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Over the past 25 years, Joshua Glazer has had a frontrow seat to the various twists and turns in the professional lives of the creative class. He was a freelance journalist for alt-weeklies in the late-90s before the bottom fell out on that market, and he later served as editor-in-chief for URB Magazine as it transitioned from a community and genre-focused publication to a national, trendsetting media brand. When URB went belly up during the transition from print to digital, he started his own creative services agency, Content Curious, where he is now trying to map out a path in a post-AI landscape. We recently caught up and discussed how he’s navigated the seemingly constant set of challenges for the creative class, and how he plans to survive and thrive in an increasingly uncertain terrain.
Like so many others, I started as a music journalist, originally in Detroit in the very late ‘90s. I think 1999 was when I had my first thing published in a classic alt-weekly – RIP to pretty much all the alt-weeklies. From there, I graduated to working at national publications, eventually moving to Los Angeles to be an editor at URB Magazine, where I rose up the ranks to become the editor-in-chief. I was there until 2010, which was when the last print version was published. We kind of kicked around online for another year or two, but like so many other publications, we didn't stick the landing going from print to digital.
After that I went and spent a couple of years overseas and came back to LA in 2015, which is when I launched Content Curious, a branding and content studio working with a lot of music clients. We also started to build out more of a business around working with tech companies, wellness brands, and some impact brands, with a focus originally on editorial content, [before] moving into UX content and gradually into more strategic branding work.
Yeah, I feel like I caught the very tail end of the music journalist fantasy. The week I started at URB, they put me on a plane to go to New York and hang out with Prefuse 73 for 48 hours for a cover story. A month or two later, I got to go to Berlin for a whirlwind trip for another piece. It really felt for a hot minute like the Almost Famous fantasy of the music journalist right at the time when the economics just stopped working for such things and print not-so-slowly was overtaken by digital. No matter how many ways you try to slice and dice it, the model for digital is quantity over quality, which means more small stuff and not the big story writing that I think a lot of us got into it for.
At the same time the notion of critical opinion was flattened in a lot of ways when everyone could just access everything themselves and inform their own opinions and share their opinions. Everyone became a critic at the same time.
In that regard I'm conscientious of my particular hybrid power. My dream job as a music magazine editor, saying what's cool, what's not, in a lot of ways that wasn't supplanted by platforms right away, it was supplanted by bloggers. Most of them didn't make money, but they did it ‘cause they wanted to do it.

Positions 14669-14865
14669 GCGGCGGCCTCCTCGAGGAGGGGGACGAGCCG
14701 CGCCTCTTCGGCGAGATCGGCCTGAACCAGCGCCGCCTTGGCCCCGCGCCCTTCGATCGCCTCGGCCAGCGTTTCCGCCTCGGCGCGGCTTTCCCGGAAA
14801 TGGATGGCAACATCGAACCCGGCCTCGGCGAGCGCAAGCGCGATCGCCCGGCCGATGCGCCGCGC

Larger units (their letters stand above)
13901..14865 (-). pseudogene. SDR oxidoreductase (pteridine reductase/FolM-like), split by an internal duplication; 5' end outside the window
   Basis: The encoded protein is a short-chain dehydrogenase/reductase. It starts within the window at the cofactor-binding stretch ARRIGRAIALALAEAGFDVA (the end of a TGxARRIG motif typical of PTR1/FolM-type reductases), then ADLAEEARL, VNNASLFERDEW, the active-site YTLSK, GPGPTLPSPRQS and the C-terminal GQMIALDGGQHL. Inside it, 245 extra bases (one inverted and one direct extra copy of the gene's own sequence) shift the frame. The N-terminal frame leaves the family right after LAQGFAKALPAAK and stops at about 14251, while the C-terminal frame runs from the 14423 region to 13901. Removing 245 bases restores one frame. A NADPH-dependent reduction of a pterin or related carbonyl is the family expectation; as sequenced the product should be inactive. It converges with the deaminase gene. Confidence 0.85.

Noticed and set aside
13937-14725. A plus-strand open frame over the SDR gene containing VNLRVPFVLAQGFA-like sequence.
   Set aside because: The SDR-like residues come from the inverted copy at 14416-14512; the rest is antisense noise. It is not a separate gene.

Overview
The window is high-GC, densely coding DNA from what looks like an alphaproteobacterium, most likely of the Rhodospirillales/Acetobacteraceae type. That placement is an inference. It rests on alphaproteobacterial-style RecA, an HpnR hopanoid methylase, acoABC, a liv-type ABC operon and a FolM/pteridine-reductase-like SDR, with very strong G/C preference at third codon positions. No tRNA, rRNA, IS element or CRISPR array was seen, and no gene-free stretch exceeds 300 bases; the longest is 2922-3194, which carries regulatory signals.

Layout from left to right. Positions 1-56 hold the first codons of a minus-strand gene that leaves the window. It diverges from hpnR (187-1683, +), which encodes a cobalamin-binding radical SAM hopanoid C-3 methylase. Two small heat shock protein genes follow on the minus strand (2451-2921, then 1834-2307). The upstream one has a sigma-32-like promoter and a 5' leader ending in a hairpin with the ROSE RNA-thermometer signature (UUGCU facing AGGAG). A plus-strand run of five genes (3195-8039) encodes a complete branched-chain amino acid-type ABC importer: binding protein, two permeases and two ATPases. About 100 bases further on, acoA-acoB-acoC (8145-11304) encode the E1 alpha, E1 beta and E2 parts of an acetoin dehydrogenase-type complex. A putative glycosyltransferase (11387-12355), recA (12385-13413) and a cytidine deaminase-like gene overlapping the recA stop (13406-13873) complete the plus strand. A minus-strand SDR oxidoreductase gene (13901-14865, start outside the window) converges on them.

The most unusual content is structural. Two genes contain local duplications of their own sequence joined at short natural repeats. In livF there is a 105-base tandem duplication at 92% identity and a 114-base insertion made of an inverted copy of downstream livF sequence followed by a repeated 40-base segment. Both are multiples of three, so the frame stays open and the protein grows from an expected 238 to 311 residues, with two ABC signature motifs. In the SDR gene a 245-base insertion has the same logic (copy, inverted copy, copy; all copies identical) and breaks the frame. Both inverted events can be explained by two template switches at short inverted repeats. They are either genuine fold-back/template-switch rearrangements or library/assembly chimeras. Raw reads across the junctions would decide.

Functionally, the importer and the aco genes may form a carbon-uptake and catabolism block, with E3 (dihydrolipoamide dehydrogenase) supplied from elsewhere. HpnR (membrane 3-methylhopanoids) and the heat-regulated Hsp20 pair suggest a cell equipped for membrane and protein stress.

That whole blog era of music, that was sort of the gap between [media and social platforms]. I think about tools like Hype Machine. There were a couple of years where Hype Machine was like, you don't need a music magazine anymore. You got a Hype Machine and a Hype Machine is going to aggregate it for you. As the quantity continued to grow and grow, Hype Machine could cover way more stuff than we ever could as more and more music came out.
I think AI is different. I think that the current model we have for creative services is [ending]. Meaningful commentary and criticism as a business model is so long gone. That's what we've been talking about up until now – the end of criticism and commentary as a product in and of itself – and it's not been viable for a very long time. And that’s fine.
I divide it in my head in three ways. There's creativity, which is producing the stuff. There is commentary and criticism, where people come to get your take on something. And then there's creative services, where you are producing media, visual, text, video, in the service of another function. Creative services is producing something as part of a funnel that goes from the consumer who wants something, and the seller who provides whatever that something is, and you're the stuff in the middle that makes them aware, helps them find what they want, gets them the solution they need and makes those connections.
I think that's the era we've been in for quite a while. Creative services is really what sustains the creative class. People with that skill set, people who were able to pivot from creativity and commentary to creative services have thrived in the digital era. And that is about to be interrupted. Not entirely, but I do think that the reality is that sometimes work is work, and even the creative stuff requires a certain degree of rote work that has to happen in the bottom.
I wish I did. I know for myself, I have already been making the transition from writing, from the actual creation of content into the strategy level. I've gotten very involved in seeing what these AI tools can actually do and helping my clients utilize those tools. Because it seems easy, but you very quickly hit the wall with AI. I think you're gonna see a lot of people rush into AI, and then either gonna discover the stuff's good enough, or the stuff's not good enough, or the stuff never really mattered. It wasn't what propelled the consumer to begin with.
Absolutely, and you have to. I've perpetually been the…I don't want to say the last guy on the sinking ship, but I've been through it a few times now. I had to make the transition from critic to creative services.
I do think that ultimately as long as brands want to keep their hands on the reins to one degree or another, I think there's going to be space for people who understand the art of the science of communication to do it.
My advice to anybody who's in this, and who had a comfortable living making words, is you got to go up a level if you want to survive, thrive, whatever. You have to go up a level and start thinking about why your words work and frame that in a way that people can understand and frame that in a way that the AI can understand.